It was the week that current affairs and finance dominated. Ray Martin lamented the state of commercial news and current affairs at the same time as a former sports presenter won his first week behind a public affairs desk, a CEO lashed out at his rival networks but shot off about the starting date of his new current affairs project, while the network signed a former Sunday journo, TEN reported a 25% slump in earnings, a Telstra boss said Foxtel subscriptions were slowing, another Murdoch stitched up a production deal with Foxtel, Gordon Ramsay and Underbelly were ruled too racy for 8:30pm, Nine snared the Rugby World Cup rights and the government announced an inquiry into the future of our public broadcasters.
As usual, Seven took the honours with a solid 30.1% over Nine’s 25.3% and TEN’s 20.5%. The ABC had 18.8% and SBS 5.3%.
Seven’s post-Olympics dream run continues without serious competition. Packed to the Rafters returned as the week’s #1 show with 1.88m viewers. Its lead in Find My Family almost matched it on an impressive 1.82m. Along with RSPCA Animal Rescue’s 1.60m, Tuesday was again Seven’s biggest night. Other firm favourites were Seven News, The Force, Border Security, Better Homes and Gardens, City Homicide, Criminal Minds, Crash Investigation Unit, Medical Emergency, All Saints, and Home and Away. Seven’s hurried Financial Crisis Special on Sunday hit home with 1.48m while Bathurst 1000 pulled a big daytime crowd of 1.24m. Kath & Kim (US) drew a curious 1.23m but Dancing with the Stars was beaten by its rivals. Heroes dropped to third spot on in only its second week. Don’t expect it to last there. Matt (formerly known as Matthew) White’s first week hosting Today Tonight was strong, winning every night over A Current Affair. As Seven found in the transition from Naomi Robson to Anna Coren, viewers don’t appear to be very swayed by the host as long as the tabloid stories keep coming. TT hit a high of 1.45m on Wednesday, so well done, Matt. As it eyes 2009 optimistically, Seven has its eyes on snatching Nine’s prized Sunday crown -a trophy it has sought to wrest many times before.
Charlie Sheen’s Two and a Half Men was again tops with Nine. Of its various outings, a repeat episode on Wednesday was its biggest audience at 1.41m, higher than a first-run on Tuesday at 1.03m. 60 Minutes won its Sunday slot with 1.35m, and The Mentalist held in its second outing. The death of a CSI character heralded the return of its new series which pulled City Homicide down. The Strip managed to pass the 1m mark, lifting from the week before and RPA did well to keep 1m after 9:30pm. But it was bad news for The Chopping Block, Battlefronts and Fringe –Nine has already pulled the last two from current scheduling.
NCIS was best for TEN on 1.33m –a good figure given it’s Seven’s strongest timeslot. The weekly performance for TEN is improving at a snail’s pace, but at least it’s heading in the right direction. It won the week in 16-39 by 0.1%. Australian Idol will be pleased to have bettered Dancing with the Stars. Rove also passed the magic million. Both Law and Order franchises, one of which was a repeat, did well on Thursday. Moving Kenny’s World to Tuesdays allowed a big improvement off the back of The Simpsons (no longer getting 1m for a new episode, are fans downloading it?). Rush picked up another 94,000. Wednesday was disappointing with lacklustre returns for Jamie’s Ministry of Food (only 2 eps remain) and House. But Monday was an unmitigated disaster with a dire 16.8% share. Idol’s verdict show tanked –the revamp has clearly misfired. That undermined the return of Good News Week and Supernatural later. TEN couldn’t even manage a show in the top 20 on Monday. The return of Download on Friday slumped in with 564,000 but viewers flocked back for its family movie Nanny McPhee scoring a triumphant 1.04m and surpassing films on Seven and Nine. Expect more family feelgood flicks on Fridays?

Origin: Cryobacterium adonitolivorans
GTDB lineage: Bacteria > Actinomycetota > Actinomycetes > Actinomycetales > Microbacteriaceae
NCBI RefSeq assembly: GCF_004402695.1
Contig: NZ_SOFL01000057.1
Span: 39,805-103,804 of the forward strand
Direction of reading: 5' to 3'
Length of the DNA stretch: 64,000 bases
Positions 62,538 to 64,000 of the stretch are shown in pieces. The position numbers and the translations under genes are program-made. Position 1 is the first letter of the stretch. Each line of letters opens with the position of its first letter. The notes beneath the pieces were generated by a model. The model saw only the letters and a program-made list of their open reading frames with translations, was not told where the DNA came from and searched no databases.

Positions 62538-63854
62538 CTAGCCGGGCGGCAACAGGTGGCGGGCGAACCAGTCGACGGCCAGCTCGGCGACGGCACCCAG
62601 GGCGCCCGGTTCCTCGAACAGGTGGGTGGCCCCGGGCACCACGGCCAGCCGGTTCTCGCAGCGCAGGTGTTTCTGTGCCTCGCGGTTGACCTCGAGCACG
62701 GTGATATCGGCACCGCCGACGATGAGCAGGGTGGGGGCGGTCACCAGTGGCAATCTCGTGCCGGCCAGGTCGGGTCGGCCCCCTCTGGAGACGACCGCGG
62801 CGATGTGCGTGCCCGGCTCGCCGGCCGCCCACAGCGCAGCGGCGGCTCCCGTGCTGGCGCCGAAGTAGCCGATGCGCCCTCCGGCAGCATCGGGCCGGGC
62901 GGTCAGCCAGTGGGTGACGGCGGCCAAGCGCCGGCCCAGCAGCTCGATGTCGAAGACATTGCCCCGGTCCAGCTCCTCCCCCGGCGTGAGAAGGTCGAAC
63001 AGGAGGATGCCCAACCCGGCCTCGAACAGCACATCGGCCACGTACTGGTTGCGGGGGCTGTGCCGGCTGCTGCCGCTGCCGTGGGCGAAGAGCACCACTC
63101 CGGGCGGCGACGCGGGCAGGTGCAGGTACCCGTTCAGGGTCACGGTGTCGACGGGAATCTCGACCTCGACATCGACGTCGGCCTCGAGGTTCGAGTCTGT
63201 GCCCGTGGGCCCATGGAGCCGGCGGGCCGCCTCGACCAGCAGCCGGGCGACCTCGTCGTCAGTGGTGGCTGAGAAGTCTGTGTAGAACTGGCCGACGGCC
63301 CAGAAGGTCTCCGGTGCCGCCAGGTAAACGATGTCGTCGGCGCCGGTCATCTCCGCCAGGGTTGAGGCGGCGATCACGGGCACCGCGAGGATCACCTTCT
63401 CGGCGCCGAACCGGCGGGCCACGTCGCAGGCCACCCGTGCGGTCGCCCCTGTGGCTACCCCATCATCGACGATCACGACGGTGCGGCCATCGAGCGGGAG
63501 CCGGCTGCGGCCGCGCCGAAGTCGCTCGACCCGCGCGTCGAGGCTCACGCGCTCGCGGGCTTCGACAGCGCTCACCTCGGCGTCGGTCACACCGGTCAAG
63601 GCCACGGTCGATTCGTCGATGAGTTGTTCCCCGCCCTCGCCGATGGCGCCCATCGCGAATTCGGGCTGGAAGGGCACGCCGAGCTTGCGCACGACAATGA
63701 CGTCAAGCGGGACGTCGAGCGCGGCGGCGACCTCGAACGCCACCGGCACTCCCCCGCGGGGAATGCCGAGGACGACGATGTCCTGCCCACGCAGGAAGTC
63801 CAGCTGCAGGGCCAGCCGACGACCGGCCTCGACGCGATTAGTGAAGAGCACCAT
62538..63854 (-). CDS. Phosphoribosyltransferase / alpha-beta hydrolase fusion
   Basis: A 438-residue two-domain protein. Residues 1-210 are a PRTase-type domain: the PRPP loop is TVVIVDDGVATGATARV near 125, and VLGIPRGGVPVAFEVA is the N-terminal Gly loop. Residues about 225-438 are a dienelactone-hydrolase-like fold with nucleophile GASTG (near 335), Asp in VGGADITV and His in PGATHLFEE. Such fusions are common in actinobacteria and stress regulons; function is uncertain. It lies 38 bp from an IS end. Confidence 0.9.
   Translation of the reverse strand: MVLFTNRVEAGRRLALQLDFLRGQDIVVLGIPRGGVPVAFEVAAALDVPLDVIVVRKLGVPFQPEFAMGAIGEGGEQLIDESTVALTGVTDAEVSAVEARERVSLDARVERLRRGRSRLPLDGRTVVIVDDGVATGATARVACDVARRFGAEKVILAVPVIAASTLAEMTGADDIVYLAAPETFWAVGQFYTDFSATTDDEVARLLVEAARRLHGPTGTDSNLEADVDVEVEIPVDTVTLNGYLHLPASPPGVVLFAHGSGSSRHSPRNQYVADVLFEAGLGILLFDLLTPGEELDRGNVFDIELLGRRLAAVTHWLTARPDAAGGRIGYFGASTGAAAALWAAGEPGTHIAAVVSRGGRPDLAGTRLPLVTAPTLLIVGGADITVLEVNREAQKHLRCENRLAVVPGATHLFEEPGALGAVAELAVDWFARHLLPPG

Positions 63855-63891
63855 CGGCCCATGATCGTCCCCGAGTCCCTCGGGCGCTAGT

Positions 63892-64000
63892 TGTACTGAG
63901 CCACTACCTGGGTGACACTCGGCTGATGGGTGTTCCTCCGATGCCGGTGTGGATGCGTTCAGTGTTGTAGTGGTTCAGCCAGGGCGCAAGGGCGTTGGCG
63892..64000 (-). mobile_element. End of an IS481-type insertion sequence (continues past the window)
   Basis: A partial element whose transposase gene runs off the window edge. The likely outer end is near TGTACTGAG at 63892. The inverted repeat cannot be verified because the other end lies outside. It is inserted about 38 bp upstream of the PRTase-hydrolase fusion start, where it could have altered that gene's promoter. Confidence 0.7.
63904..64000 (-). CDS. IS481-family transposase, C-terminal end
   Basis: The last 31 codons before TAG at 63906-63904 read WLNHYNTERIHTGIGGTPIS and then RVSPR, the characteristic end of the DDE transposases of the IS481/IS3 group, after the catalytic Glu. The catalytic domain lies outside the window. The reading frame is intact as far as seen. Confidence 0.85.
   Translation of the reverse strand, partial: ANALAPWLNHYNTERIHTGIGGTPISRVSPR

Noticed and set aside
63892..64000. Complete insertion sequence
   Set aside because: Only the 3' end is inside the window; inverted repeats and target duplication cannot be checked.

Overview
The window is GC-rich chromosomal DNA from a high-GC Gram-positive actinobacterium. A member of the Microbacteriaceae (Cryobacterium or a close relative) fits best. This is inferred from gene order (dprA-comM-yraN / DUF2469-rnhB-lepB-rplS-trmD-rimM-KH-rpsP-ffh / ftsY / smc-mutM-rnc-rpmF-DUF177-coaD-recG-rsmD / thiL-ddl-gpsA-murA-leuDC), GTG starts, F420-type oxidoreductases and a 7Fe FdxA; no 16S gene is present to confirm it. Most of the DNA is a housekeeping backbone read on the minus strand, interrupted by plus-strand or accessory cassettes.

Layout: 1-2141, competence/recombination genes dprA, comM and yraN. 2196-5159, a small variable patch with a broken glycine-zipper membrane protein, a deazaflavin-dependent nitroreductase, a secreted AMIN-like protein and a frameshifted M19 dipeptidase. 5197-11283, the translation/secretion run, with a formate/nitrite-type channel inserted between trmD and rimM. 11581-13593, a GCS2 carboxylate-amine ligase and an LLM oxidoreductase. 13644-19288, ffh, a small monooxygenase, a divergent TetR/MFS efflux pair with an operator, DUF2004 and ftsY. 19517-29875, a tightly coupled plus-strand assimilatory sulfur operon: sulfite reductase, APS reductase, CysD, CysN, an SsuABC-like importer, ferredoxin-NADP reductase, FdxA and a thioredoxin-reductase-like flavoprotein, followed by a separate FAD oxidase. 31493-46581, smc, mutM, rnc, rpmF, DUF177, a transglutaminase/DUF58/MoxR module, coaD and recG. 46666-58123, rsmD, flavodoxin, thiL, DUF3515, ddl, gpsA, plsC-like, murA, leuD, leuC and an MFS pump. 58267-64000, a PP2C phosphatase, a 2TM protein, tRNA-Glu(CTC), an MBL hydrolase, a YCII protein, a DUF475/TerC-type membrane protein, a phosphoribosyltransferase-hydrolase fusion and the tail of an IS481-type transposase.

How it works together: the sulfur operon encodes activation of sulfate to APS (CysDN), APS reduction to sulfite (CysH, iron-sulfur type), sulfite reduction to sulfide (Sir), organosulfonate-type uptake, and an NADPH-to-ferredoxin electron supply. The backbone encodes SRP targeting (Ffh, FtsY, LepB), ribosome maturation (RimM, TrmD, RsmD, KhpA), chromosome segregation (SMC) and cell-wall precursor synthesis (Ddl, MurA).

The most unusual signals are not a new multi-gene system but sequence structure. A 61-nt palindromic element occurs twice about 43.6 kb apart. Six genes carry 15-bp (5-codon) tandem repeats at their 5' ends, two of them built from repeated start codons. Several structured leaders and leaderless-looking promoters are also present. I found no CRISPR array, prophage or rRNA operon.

Another strong week on the ABC saw Spicks and Specks in pole position with 1.23m viewers, second in its slot. Midsomer Murders was strong on 1.20m on Sunday. Elsewhere, Galapagos, ABC News, 7:30 Report, Enough Rope, Four Corners, Australian Story, Two in the Top End, Catalyst, Taggart, The Bill and Rough Diamond all performed. Stupid Stupid Man managed 769,000 for its second season premiere.
Top Gear Australia was steady on 668,000 –some way behind the UK version but a good figure for the network. By comparison the premiere of its important (commercial free) documentary series First Australians was 392,000.
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